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Sound Exploration

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Have you ever wondered what sound is? How you can hear the things around you? Well today we’re going to tell you how sound works, and some interesting activities you can do with this amazing sense.


Sound 101


First of all, what is sound? What’s happening when you wade through fallen leaves, or listen to birds singing?


When you make a noise, you send vibrations through the air in the form of a pressure wave. All the air molecules bump into each other in turn. Then they bump into our eardrum and cause it to vibrate. Our brain interprets that as sound.


Let’s use an elastic band as an example. When you pluck an elastic it makes a twanging sound and you can see it vibrate. The tighter you pull it the faster it vibrates, the closer together the peaks of the waves are, and the higher pitched it sounds. Pitch is basically how high or low a note sounds. For example, a safety whistle is a very high pitched noise, whereas thunder has a very low pitched noise.


Some animals can take this sense and use it in amazing ways. For example, bats use sound, instead of sight, to see in the dark.


Bats send out a very high pitched noise (so high pitched that humans can’t even hear it) that bounces off objects and comes back. They can tell how far away an object is by how long it takes for the sound to come back to them.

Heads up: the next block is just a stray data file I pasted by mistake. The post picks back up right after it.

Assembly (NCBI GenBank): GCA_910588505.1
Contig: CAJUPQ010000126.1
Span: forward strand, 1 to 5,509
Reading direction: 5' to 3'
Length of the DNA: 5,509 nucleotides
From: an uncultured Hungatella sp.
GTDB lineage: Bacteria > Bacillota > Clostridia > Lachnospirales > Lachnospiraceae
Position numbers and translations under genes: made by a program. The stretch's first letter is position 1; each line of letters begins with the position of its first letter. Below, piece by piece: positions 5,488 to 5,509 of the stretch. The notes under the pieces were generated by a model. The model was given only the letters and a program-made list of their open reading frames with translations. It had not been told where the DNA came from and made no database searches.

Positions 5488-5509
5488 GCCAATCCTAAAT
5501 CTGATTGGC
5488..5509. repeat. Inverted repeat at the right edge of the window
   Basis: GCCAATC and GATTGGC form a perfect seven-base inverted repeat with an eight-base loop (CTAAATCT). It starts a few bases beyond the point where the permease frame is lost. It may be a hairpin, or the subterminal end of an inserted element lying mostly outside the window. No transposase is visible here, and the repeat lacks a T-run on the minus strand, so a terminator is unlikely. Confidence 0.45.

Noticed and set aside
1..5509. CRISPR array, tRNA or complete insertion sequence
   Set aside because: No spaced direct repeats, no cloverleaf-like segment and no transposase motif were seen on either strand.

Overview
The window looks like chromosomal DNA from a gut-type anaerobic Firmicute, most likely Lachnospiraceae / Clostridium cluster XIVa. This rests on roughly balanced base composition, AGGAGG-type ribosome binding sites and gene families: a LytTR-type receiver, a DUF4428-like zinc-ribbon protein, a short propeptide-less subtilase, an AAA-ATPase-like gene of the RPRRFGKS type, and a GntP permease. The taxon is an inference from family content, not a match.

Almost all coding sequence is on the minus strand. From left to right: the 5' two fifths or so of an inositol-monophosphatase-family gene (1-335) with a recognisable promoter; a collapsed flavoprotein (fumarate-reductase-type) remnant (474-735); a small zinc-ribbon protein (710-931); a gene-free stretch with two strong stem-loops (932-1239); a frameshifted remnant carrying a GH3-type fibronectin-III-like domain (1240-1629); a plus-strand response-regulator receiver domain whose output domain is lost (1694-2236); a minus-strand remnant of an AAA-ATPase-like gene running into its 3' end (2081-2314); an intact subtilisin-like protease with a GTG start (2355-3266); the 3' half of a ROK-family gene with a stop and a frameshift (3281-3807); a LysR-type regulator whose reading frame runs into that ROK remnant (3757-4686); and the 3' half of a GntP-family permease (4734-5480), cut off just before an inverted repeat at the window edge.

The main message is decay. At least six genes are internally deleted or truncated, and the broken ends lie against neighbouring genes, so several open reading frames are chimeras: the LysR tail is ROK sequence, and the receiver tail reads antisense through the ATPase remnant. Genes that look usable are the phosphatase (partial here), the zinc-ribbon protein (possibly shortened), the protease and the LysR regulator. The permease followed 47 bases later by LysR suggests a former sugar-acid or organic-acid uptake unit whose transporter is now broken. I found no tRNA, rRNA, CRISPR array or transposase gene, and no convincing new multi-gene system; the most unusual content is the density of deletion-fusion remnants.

Sound Map


A really easy activity to do with the noises around you is to create a sound map. All you need for this project is a piece of paper, a pencil, and about ten minutes.


First, find a place to sit. This could be a balcony, a backyard, or a local park. Anywhere will be fine. If it’s raining or snowing then you can do it sitting on your couch, but try to get outside if possible.

Once you have a spot, get out your piece of paper and your pencil. Draw yourself at the middle of the page if you want, or just a dot to represent you. Then draw all the sounds you hear around you. You can draw what you think made the sound, or write how you hear the sound. What ever you feel comfortable with.

Home Made Music

Have you ever wanted to make a musical instrument? Well now you can! Here are some very simple instruments you can make at home. For this next project all you need are a few things most people have around their house.



1. Musical Comb

Materials: comb, wax paper.

Instructions: wrap the paper around the comb and tape in place.

How to use: place the comb just touching your lips and sing into it. You should hear a buzzing tone. You can change the tone by changing the pitch you sing.



2. Water Glass Xylophone

Materials: several identical water glasses, water, chopsticks (optional).

Instructions: fill the glasses with varying amounts of water.

To use: tap the glasses lightly with the chopsticks. See how different amounts of water produce different notes.



3. Shaker Bottle Maraca

Materials: any small plastic container with a secure lid, any small grain (eg. rice or lentils), a funnel or a rolled cone of paper.

Instructions: fill the container most of the way with the grain (using the funnel to prevent spills). Screw on the lid.

To use: shake the container.


4. Elastic bands

Materials: several elastic bands of various sizes, any container you want (eg. jar lid or drinking cup).

Instructions: stretch the elastics around the container.

To use: pluck or strum the elastic bands.


We hope you enjoyed reading this and making your own sound maps and musical instruments

Lily O. & Zaira S. are members of the High Park Rangers youth volunteer stewardship program.